- By 2050, there will be more than 9 billion people on the planet. The United Nations estimates that to feed everyone, sustainable food production will have to increase by 70 percent, and bugs will need to be a critical source of protein.
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A 2013 study at the Teacher Training College in Bilbao, Spain, showed that children have a deeper concern for following environmental rules (such as not carving names into trees or not stepping on flowers) than for following social rules (such as not picking your nose or being a messy eater). This could conceivably manifest in kids not only wanting to protect the natural world, but also being able to ignore stigmas — even in the kitchen — that would thwart conservation efforts.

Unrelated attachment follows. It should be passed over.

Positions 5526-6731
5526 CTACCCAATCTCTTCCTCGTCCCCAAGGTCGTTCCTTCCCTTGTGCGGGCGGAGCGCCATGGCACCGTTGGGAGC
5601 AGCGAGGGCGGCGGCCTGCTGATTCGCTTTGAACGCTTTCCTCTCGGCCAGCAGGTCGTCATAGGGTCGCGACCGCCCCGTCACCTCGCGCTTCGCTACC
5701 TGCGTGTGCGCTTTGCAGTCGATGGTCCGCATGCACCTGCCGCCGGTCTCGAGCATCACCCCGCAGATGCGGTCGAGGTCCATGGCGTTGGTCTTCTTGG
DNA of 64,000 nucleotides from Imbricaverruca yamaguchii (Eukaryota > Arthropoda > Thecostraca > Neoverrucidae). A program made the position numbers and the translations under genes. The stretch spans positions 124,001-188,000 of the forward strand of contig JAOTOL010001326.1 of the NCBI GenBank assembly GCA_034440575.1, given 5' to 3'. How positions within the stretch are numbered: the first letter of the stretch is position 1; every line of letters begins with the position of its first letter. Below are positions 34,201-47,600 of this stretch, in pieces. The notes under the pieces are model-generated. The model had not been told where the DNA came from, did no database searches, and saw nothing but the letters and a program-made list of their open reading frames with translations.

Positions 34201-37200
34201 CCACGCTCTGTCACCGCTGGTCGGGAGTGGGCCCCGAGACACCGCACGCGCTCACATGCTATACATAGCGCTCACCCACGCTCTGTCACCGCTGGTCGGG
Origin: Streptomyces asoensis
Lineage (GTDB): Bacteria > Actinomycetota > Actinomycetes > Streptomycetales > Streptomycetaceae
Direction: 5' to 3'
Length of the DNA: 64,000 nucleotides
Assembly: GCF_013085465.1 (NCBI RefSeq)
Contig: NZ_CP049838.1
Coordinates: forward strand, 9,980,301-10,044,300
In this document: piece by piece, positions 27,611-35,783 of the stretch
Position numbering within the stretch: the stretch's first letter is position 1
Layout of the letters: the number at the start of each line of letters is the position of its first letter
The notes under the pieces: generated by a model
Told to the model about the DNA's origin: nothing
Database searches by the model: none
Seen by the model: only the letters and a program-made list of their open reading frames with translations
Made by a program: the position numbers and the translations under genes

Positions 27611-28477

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David George Gordon, author of The Eat-a-Bug Cookbook, believes that although "adults are skeptical [about eating bugs], kids are so receptive to trying them. Events like this are a great way to engage their parents."